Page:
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Canada's goaltending wasn't good enough for gold

Team Canada goaltender Scott Wedgewood lies in front of his net following a goal by Team Russia on Tuesday January 3, 2012.


There is nothing like a heartbreaking loss in an international hockey tournament to set off a national debate, so here is a topic that's been around before – what has happened to the crop of Canadian goaltenders?

While Tuesday night's 6-5 loss to the Russians at the world junior tournament was a group effort, no one in that group contributed more than the goaltenders. Neither Scott Wedgewood nor, to a lesser extent, Mark Visentin was able to make a good save when the Canadians needed it, making it three years in a row Canada's goaltending was not good enough for a gold medal.

Last year, Visentin was in goal for the famous meltdown that saw the Russians score five unanswered goals in the championship game. Again, Visentin was not the sole culprit as his defencemen fell apart in front of him, but he was unable to make the game-saving stop when it was necessary.

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Wedgewood was the victim of three deflected goals on Tuesday but the third one could have been stopped. By the time he left the game due to an injury, Wedgewood had four goals against on 14 shots.

At the end of the night, the shots were 56-24 for Canada, numbers that do not flatter its goaltenders.

The goaltenders people will talk about by the end of this tournament are Petr Mrazek of the Czech Republic and Russia's Andrei Vasilevski, even though he was also pulled in the Canada game.

While Canada was involved in 10 consecutive gold-medal games before this year's world junior, goaltending was an issue in the last three years.

In 2010, Canadian starter Jake Allen had to be pulled after the Americans scored five goals in the gold-medal game, which ended a string of five consecutive championships for Canada.

You have to go back to 2008 to find a Canadian goaltender who is now an NHL regular. Steve Mason of the Columbus Blue Jackets had a great rookie season in the NHL but the only thing keeping him in the league now is the ridiculous contract Jackets general manager Scott Howson gave him based on that single season and the fact Howson has not been able to find a replacement.

Carey Price was the goaltender for Canada when it won the junior gold back in 2007. He is the only candidate under 25 years of age in sight for the role of the country's next great goaltender.

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When you extend the debate to the NHL, it does not get any more encouraging. The Pittsburgh Penguins' Marc-Andre Fleury, 27, is pretty much the only name to add, although some would consider Cam Ward, 27, of the Carolina Hurricanes.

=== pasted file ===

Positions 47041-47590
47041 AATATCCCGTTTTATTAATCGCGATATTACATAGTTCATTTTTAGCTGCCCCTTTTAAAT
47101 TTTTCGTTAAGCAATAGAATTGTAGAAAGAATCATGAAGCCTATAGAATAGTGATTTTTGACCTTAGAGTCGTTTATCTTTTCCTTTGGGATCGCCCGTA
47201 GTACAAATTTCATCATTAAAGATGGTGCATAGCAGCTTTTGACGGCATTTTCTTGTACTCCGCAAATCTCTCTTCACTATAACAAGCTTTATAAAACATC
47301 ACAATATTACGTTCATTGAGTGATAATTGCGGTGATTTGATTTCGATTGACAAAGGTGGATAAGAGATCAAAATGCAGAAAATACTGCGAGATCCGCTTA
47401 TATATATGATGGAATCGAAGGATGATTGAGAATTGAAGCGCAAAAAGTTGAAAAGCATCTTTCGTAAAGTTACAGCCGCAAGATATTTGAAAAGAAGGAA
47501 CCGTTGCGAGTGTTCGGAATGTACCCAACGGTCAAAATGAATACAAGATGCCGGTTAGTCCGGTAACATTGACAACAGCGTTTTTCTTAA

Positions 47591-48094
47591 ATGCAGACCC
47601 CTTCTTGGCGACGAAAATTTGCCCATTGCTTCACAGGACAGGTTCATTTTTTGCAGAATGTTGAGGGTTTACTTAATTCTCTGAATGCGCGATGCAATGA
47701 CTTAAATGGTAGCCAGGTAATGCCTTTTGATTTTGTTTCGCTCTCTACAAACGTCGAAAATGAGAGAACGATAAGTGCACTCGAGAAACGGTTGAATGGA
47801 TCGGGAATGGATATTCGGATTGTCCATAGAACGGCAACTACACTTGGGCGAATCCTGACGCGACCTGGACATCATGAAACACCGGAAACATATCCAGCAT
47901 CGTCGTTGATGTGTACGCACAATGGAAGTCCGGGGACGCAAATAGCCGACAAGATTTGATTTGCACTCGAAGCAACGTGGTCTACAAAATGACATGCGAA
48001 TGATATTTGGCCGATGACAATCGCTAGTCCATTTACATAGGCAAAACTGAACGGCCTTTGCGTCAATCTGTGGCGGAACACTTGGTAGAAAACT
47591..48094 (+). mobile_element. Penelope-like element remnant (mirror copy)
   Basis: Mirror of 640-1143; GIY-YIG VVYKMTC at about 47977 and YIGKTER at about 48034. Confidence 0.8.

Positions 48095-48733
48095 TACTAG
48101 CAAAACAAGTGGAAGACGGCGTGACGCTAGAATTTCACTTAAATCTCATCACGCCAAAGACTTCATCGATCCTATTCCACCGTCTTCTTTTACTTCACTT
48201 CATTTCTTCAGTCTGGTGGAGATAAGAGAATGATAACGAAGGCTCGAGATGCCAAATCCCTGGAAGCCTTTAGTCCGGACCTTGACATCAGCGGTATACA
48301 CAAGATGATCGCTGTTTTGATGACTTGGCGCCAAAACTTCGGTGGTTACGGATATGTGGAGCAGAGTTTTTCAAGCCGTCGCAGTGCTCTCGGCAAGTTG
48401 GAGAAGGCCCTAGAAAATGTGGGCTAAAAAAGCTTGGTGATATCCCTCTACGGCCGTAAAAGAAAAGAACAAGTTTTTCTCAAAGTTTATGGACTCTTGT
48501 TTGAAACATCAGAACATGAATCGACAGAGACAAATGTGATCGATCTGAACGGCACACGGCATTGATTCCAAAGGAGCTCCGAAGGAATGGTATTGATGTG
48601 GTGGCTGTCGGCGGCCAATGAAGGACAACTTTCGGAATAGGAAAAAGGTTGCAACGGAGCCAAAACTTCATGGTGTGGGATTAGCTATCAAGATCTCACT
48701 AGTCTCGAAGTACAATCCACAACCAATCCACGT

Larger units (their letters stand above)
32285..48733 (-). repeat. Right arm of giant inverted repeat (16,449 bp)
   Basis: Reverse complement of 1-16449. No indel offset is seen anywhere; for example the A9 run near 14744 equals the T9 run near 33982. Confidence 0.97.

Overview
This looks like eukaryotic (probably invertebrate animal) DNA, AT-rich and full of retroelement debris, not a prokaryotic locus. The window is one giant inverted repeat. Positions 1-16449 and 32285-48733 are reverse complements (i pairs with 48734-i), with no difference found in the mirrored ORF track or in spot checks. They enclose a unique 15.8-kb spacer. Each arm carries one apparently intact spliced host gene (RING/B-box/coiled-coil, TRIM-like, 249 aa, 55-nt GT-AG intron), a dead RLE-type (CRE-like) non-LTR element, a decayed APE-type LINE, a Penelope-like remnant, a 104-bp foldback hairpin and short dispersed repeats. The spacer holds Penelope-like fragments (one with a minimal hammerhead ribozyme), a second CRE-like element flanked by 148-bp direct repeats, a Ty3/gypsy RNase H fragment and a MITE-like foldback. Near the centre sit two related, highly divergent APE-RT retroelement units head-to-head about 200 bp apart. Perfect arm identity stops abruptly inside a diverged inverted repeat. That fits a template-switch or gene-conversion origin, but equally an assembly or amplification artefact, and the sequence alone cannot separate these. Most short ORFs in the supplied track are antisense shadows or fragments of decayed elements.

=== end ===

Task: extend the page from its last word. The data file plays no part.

Martin Brodeur took over from Patrick Roy as Canada's anchor in goal 10 years ago at the 2002 Winter Olympics when the country's first gold medal in 50 years was won. But Brodeur always had some competition for the title from athletes like Curtis Joseph and Ed Belfour. Belfour is in The Hockey Hall of Fame, Joseph has a shot at it and Brodeur is a lock when he retires.

Since then, Roberto Luongo became Canada's goaltender but his inconsistency makes his reign more of a caretaker position than anything. Fleury should be the man through the 2014 Olympics unless Price snatches the job away.

But both goaltenders have yet to prove they are the equal of Brodeur. Admittedly that is a tall order. The big problem is the field is awfully patchy once you get past those two.

A stroll through the NHL statistics does not produce a long list of Canadians from the league's leading goaltenders. Among the No. 1 goalies for their teams, there is Brian Elliott of the St. Louis Blues and Mike Smith of the Phoenix Coyotes. Few would argue when it is pointed out this season is an aberration compared to both goalies' body of work.

The best candidate to join the fight to be Canada's goaltender might be Jonathan Bernier of the Los Angeles Kings. But he's the backup to an American, Jonathan Quick, and needs a trade or an unlikely Quick collapse to prove it.

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About the Author
Hockey columnist

A native of Wainfleet, Ont., David Shoalts joined The Globe in 1984 after working at the Calgary Herald, Calgary Sun and Toronto Sun. He graduated in 1978 from Conestoga College and also attended the University of Waterloo. More

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